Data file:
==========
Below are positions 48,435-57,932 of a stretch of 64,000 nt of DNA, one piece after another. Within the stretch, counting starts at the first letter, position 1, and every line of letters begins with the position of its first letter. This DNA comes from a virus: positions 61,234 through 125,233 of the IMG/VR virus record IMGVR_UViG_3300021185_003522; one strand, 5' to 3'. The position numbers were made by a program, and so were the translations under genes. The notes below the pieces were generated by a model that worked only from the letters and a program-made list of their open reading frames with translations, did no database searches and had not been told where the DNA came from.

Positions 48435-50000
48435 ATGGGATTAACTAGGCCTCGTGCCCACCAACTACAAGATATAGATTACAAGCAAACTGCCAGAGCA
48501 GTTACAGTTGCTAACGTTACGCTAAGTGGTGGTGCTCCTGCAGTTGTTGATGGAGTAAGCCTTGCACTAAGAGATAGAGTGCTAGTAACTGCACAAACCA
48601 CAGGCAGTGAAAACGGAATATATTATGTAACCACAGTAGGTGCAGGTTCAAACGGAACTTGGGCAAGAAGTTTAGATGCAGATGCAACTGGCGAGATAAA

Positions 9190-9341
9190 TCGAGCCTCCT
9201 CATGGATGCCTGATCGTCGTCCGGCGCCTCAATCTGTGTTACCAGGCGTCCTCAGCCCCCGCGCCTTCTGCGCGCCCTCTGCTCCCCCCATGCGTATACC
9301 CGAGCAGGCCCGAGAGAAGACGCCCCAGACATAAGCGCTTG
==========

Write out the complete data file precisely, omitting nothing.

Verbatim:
Below are positions 48,435-57,932 of a stretch of 64,000 nt of DNA, one piece after another. Within the stretch, counting starts at the first letter, position 1, and every line of letters begins with the position of its first letter. This DNA comes from a virus: positions 61,234 through 125,233 of the IMG/VR virus record IMGVR_UViG_3300021185_003522; one strand, 5' to 3'. The position numbers were made by a program, and so were the translations under genes. The notes below the pieces were generated by a model that worked only from the letters and a program-made list of their open reading frames with translations, did no database searches and had not been told where the DNA came from.

Positions 48435-50000
48435 ATGGGATTAACTAGGCCTCGTGCCCACCAACTACAAGATATAGATTACAAGCAAACTGCCAGAGCA
48501 GTTACAGTTGCTAACGTTACGCTAAGTGGTGGTGCTCCTGCAGTTGTTGATGGAGTAAGCCTTGCACTAAGAGATAGAGTGCTAGTAACTGCACAAACCA
48601 CAGGCAGTGAAAACGGAATATATTATGTAACCACAGTAGGTGCAGGTTCAAACGGAACTTGGGCAAGAAGTTTAGATGCAGATGCAACTGGCGAGATAAA

Positions 9190-9341
9190 TCGAGCCTCCT
9201 CATGGATGCCTGATCGTCGTCCGGCGCCTCAATCTGTGTTACCAGGCGTCCTCAGCCCCCGCGCCTTCTGCGCGCCCTCTGCTCCCCCCATGCGTATACC
9301 CGAGCAGGCCCGAGAGAAGACGCCCCAGACATAAGCGCTTG